Although it’s essentially a noir love story, how well did the unexpectedly violent moments of Drive play in that comfortable Bel Air living room?What about the knife-edge walked in Young Adult by both Patton Oswalt and Charlize Theron? Their (virtual) shut-out in the nominations was a hint. Drive managed one technical nomination, but nothing for its music, let alone its actors, just ask Albert Brooks. On second thought…
Before we get into BAFTA, here are a pair of presents.
Looking up from the work at hand — bringing home as many Oscars as possible — a couple of studios have watched what big money PACs have wrought, and liked what they saw: money = influence. No, no, no, this time it’s a good thing. These featurettes were made in the hope of swaying voters, butthey’re shameless fun all the same. (Okay, the von Sydow piece is truly barefaced and blatant fun, and it diminishes my ardor for him not one scintilla.) .
I’ve been trying to puzzle out why last night’s BAFTA Awards show went down so smoothly, at least at this house. Not the awards themselves — a few things to talk about there — but the feeling of the event.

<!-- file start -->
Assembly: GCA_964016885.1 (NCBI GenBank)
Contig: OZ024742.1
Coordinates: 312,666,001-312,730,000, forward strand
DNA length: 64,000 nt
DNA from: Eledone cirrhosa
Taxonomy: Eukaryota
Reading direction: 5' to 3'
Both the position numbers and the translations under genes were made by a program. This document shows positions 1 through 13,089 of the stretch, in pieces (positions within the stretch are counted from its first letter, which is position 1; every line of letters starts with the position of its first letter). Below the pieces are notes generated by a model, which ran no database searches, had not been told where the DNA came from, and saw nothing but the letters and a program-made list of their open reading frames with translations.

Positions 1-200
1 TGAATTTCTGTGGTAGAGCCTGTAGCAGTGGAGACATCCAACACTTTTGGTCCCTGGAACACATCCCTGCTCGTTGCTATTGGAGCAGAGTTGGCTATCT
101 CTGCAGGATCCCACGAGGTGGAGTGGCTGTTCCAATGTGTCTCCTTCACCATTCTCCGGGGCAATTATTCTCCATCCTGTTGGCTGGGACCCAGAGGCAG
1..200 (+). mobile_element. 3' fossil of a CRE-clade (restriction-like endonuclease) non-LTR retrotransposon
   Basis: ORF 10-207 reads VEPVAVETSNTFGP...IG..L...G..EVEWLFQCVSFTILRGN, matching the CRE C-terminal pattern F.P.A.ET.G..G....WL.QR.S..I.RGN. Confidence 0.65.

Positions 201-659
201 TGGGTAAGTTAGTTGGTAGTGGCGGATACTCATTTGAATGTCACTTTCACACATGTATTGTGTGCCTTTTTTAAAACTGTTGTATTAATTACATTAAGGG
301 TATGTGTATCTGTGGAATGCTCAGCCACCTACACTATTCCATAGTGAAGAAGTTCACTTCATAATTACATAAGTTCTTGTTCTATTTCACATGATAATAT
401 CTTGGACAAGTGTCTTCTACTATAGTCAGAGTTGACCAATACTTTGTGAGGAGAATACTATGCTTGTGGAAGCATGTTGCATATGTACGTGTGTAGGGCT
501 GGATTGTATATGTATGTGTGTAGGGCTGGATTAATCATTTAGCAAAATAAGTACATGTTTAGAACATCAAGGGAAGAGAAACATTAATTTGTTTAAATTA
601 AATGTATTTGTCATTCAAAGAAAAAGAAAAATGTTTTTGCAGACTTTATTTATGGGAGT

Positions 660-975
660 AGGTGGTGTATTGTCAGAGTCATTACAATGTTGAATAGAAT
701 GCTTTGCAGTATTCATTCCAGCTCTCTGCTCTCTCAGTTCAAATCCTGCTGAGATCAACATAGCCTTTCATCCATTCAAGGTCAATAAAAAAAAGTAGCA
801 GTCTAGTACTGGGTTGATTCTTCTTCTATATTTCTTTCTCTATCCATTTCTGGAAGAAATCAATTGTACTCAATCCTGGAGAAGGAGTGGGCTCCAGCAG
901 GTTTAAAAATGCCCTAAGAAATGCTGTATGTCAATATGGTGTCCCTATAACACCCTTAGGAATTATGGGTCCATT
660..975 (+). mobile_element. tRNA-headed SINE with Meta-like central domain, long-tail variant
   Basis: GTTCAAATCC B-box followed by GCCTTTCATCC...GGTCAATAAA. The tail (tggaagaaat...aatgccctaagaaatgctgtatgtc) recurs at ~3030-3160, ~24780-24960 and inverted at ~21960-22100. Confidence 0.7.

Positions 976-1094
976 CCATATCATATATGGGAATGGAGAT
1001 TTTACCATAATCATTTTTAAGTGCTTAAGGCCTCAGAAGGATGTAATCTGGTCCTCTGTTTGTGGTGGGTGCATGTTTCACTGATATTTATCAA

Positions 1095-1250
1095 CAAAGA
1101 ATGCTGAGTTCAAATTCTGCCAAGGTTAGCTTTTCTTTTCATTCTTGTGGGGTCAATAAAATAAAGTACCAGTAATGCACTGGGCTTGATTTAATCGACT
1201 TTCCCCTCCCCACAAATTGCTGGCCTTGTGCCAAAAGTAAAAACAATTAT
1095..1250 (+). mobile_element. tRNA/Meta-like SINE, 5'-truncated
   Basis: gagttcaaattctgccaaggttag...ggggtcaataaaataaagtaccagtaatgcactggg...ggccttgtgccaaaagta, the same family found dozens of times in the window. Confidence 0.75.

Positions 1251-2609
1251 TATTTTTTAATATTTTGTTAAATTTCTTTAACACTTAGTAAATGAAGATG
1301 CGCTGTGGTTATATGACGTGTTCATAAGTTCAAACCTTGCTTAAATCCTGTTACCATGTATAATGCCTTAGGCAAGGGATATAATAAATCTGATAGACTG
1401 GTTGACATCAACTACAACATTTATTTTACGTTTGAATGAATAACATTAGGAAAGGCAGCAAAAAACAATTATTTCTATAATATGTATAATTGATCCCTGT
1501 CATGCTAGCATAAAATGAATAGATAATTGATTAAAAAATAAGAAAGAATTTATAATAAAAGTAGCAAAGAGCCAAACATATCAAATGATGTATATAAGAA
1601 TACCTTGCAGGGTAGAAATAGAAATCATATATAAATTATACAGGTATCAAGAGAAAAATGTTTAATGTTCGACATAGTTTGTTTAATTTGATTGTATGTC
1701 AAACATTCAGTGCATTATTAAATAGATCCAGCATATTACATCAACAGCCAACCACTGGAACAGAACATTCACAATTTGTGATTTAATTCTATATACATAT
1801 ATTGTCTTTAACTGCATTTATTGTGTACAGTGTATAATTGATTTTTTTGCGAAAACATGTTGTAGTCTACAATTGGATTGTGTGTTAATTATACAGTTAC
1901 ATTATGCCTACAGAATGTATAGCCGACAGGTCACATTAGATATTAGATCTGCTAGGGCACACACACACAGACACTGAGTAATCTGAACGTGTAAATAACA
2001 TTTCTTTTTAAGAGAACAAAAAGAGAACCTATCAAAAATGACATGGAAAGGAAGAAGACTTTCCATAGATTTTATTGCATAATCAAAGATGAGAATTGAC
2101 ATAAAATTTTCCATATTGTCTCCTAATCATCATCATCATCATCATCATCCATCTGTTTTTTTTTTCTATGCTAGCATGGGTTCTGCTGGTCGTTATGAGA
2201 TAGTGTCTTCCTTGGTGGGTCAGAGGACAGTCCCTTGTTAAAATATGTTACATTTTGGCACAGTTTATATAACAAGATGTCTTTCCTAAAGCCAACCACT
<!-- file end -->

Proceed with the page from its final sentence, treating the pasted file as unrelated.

It may be a certain British take on life in general that seems so appealing. Offer a wild opinion to the kind of Englishman now owned by Colin Firth, and his opening salvo is, “Yes, well. . ” It has to do with reticence, a deep level of wit and intelligence, and the sense — rightly or not –that the person you’re speaking to is as least as quick as you are. It’s so flattering, really.
The show last night seemed to be steeped in that attitude. It gets on with things. Even thought it’s held at the Royal Opera House, it seemed intimate, certainly compared to whereever they house the Oscars, where the vastness is always chilling.